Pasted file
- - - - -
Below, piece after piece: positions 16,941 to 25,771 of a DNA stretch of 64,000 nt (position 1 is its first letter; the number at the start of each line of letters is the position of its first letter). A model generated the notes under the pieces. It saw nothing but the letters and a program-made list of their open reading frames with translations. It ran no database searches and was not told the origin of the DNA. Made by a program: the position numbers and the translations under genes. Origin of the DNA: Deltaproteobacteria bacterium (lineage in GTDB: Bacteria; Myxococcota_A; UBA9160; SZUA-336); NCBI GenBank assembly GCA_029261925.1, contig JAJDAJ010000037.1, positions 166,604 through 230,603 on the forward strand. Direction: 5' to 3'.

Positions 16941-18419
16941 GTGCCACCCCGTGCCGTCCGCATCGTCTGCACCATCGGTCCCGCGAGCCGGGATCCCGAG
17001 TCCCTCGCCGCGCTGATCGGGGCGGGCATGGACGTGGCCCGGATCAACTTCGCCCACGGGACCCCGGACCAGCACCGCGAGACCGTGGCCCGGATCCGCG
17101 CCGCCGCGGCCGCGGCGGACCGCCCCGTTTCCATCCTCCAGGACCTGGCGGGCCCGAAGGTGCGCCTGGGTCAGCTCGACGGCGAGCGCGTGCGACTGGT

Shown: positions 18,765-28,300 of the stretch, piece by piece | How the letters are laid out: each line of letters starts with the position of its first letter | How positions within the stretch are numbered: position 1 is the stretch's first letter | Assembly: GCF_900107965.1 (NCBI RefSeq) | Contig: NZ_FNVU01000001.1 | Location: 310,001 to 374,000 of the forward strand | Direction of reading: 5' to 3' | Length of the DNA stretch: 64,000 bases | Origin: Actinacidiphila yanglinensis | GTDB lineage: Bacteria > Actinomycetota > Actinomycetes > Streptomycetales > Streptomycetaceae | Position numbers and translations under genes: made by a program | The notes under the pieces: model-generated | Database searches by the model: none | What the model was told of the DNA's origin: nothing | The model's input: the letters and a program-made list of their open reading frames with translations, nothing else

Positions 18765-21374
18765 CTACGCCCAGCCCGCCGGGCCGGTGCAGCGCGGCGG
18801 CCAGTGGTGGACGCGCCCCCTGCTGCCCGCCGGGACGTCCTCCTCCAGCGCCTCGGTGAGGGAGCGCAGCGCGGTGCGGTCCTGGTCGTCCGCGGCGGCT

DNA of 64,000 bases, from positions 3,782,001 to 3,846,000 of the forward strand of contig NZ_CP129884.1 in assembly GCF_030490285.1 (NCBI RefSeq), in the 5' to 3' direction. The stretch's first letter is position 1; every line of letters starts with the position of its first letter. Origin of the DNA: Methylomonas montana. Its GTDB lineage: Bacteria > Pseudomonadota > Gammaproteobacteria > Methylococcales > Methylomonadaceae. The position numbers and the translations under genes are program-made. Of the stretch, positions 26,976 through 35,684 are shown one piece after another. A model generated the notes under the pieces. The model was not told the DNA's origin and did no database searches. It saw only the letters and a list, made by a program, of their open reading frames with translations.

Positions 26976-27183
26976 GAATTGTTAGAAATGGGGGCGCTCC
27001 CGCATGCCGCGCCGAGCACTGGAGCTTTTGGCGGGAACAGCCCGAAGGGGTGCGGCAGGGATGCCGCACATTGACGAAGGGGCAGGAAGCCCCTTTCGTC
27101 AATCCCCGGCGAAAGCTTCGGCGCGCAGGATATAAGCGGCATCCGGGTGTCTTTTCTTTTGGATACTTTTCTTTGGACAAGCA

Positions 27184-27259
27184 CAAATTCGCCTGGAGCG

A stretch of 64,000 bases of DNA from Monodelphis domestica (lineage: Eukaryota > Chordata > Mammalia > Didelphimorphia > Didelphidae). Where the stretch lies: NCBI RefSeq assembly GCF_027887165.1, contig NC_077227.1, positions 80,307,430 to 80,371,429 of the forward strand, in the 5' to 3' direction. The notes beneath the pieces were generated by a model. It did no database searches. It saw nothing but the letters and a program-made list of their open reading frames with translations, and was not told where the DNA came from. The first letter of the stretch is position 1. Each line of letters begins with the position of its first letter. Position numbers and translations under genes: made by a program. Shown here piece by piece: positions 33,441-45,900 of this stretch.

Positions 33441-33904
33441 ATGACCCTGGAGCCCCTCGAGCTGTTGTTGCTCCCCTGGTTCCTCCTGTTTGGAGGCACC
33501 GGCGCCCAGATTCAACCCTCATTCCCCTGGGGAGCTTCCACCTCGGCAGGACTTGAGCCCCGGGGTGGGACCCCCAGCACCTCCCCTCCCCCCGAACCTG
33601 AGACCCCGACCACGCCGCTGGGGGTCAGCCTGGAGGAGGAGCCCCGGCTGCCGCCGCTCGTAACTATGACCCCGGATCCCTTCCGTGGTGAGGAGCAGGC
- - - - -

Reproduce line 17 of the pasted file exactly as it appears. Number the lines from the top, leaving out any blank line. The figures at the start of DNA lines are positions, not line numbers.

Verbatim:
A stretch of 64,000 bases of DNA from Monodelphis domestica (lineage: Eukaryota > Chordata > Mammalia > Didelphimorphia > Didelphidae). Where the stretch lies: NCBI RefSeq assembly GCF_027887165.1, contig NC_077227.1, positions 80,307,430 to 80,371,429 of the forward strand, in the 5' to 3' direction. The notes beneath the pieces were generated by a model. It did no database searches. It saw nothing but the letters and a program-made list of their open reading frames with translations, and was not told where the DNA came from. The first letter of the stretch is position 1. Each line of letters begins with the position of its first letter. Position numbers and translations under genes: made by a program. Shown here piece by piece: positions 33,441-45,900 of this stretch.